Follow the Leader

About 20-25 years ago I discontinued the use of the word “Christian” as a descriptor, choosing the term “Christ-follower” instead. In western and particularly American dialogue, the noun Christian has been relegated to use primarily as an adjective (i.e., Christian music, Christian books, Christian t-shirts, Christian schools). The noun Christian lost its meaning. A Christian is a person who follows (verb) Jesus. Nouns and verbs go together, thus Christ-follower.

But, what does it mean to be a Christ-follower, especially in the 21st century? How does it play out in our day-to-day living? Key to the answers to these questions is an understanding of what “following” implies…

When the first-century disciples heard Jesus say, “Follow me,” they understood exactly what he was asking of them.  When we look back in history, we look through the lens of what we know to be true today – Jesus was God’s Son, God in the flesh, the messiah, the savior, the resurrected one.  Not to those first ones he called.  To them, Jesus was a Jewish Rabbi.

Jesus entered a religiously driven culture and education system.  In first-century Palestine, the boys (sorry girls) started school at about six years old.  For the next 3-4 years they memorized the Torah – Genesis, Exodus, Leviticus, Numbers, and Deuteronomy.  Memorized.  The whole Tora!  By the time they were ten!  (Have you ever wondered why Jesus spoke to the people as though they had a good knowledge of the scriptures?  It’s because they did!).

By age ten, those with natural abilities to memorize and understand the scriptures began to distance themselves from others.  They were invited to continue on with their education.  The others?  They were invited to go back home and learn the trade of their fathers’.  Yes, they were cut.  Sounds a bit like sports in America.

Those that continued with their formal education spent the next four years memorizing the rest of the Hebrew scriptures – the Old Testament, as we know it.  Thirty-nine books.  Have you ever looked at how thick the Old Testament is?  Memorized!  During this time, the students also began learning the questions that surrounded the scriptures.  Questions, not answers.  We wouldn’t do so well with that in our culture, would we?  It also might explain why Jesus was more of a question-asker than an answer-giver.

As you can imagine, by age 14-15, only the best of the best students remained.  The rest were home learning their fathers’ trades.  Those remaining would then apply to a well-known rabbi to become one of that rabbi’s disciples. The goal of the student wasn’t just to learn from the rabbi but to actually become like him.  The student in effect, said, “I want to follow you – follow so close that I am actually covered by the dust you kick up as we walk together” (cf. Dust)

The rabbi would interview the student applicants to weed out the best of the best and end up with the “best of the best of the best.”  The rabbi wanted someone that not only could learn academically but that was actually willing to become like him.  Those weeded out would go home to learn the trade of their fathers.  To the ones he chose, he would say, “Follow me” and the disciple knew exactly what was being asked of him.  When the rabbi said, “follow me” he is implying to the disciple that he believed the disciple had what it took to learn from him, become like him, and join him in his mission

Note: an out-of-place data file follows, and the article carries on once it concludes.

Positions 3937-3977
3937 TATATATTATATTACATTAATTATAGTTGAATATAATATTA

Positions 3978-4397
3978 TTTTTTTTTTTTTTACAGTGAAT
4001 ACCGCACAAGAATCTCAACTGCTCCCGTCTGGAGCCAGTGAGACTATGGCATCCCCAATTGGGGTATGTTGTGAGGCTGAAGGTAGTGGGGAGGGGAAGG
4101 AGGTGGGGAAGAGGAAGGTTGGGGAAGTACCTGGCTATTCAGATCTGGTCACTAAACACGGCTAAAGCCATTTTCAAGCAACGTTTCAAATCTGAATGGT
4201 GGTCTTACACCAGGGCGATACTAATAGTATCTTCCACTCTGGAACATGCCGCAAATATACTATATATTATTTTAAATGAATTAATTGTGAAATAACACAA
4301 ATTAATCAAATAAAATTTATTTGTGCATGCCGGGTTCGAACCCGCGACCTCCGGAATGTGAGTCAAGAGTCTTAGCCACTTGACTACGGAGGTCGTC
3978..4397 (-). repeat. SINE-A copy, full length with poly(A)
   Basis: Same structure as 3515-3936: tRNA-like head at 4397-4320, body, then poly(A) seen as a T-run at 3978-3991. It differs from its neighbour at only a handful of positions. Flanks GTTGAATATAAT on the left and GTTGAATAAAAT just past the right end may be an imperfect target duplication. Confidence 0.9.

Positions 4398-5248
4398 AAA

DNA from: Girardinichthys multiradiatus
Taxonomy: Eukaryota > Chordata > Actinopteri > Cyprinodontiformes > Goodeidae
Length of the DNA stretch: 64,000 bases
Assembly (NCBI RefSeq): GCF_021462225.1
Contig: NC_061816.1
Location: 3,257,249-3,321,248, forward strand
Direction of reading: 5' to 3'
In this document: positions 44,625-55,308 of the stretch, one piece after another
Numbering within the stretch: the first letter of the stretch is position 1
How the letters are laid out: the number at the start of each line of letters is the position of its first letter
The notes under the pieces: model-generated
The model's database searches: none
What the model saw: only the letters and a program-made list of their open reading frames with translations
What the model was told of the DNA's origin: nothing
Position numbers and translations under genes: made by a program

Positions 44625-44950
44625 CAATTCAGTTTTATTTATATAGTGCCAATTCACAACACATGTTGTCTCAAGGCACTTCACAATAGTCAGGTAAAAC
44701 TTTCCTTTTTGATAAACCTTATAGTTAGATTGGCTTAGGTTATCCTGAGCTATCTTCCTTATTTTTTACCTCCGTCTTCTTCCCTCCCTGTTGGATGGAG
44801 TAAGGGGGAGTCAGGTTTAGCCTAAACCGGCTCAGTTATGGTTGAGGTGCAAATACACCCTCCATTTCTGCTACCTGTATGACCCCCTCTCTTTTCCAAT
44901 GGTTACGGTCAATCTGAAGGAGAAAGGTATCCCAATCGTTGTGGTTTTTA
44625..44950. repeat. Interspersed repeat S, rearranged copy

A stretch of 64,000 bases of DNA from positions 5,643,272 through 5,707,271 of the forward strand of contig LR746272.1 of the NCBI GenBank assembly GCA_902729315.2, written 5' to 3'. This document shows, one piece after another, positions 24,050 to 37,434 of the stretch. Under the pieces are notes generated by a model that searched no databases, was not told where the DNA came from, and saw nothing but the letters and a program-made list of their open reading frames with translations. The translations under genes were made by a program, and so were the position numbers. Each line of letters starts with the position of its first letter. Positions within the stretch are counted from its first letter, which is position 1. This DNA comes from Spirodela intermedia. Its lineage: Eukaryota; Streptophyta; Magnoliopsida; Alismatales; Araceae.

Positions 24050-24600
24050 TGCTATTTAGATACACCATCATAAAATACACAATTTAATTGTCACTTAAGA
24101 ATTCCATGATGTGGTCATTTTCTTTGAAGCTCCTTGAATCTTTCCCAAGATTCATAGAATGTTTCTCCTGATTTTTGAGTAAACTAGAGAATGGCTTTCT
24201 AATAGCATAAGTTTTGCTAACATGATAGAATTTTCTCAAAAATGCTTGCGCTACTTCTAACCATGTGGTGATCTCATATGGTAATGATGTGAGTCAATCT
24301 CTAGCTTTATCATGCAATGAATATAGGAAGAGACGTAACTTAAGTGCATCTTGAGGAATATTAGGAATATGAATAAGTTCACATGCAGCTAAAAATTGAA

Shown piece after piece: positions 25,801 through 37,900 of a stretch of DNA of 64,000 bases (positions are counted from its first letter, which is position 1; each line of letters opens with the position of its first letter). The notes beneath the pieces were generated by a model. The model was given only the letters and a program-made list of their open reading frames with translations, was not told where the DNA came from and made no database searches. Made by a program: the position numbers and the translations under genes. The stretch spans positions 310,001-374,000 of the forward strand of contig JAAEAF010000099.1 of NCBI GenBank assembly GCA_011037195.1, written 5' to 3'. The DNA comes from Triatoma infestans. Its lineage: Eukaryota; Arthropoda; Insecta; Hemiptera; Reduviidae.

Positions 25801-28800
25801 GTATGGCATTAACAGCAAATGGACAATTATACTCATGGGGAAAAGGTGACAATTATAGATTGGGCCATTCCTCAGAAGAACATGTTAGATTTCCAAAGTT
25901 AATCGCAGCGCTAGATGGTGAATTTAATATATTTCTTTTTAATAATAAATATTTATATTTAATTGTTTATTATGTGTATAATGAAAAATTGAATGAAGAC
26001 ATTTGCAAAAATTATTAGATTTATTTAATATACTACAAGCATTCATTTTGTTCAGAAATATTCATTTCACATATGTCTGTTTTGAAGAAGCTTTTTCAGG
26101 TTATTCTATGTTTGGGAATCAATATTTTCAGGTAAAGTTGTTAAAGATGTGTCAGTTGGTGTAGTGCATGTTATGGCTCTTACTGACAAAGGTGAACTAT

As is evident in the Gospel accounts, Jesus was viewed as a rabbi.  The rabbi Jesus lived around the lake Galilee region, probably in Capernaum.  He had likely lived in this fishing village for a few years.  It was a small town so it would be safe to say he knew and was known by a majority of its residents.  I suspect the locals were fully aware that their resident rabbi wasn’t like any other rabbi they knew, though they couldn’t quite put their finger on why he was different.

Peter and Andrew fished that lake for a living.  They probably learned from their father, which meant they didn’t make one of the cuts in the education system.  James and John also fished the lake with their father.  Maybe they were 15-16 years old. And they all paid taxes to Levi who probably set up his tax booth near the shores of the lake so he could witness their haul; so he could charge enough taxes to satisfy Rome, King Herod, and insure his personal wealth.

To all five of these guys Jesus said, “Come, follow me.”  They knew exactly what he was saying to them.  Exactly!  There were invited to be with him, learn from him, become like him, and join him in his mission – become fishers of people. Can you imagine the sting of being cut, of being told that you didn’t have what it took, that you weren’t good enough for God?  And then to hear this unique, renegade rabbi that seemed to speak differently about God say, “Follow me” – how cool is that? 

Why wouldn’t they follow Him?  Why wouldn’t any of us follow Him? And why would we settle for an adjective instead of a verb?

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Curt Hinkle

I am a practical theologian. A theology that doesn't play out in one's everyday life is impractical, or of no real use. A simple definition of theology is the attempt to understand God and what he is up to, allowing us to join him in his work.

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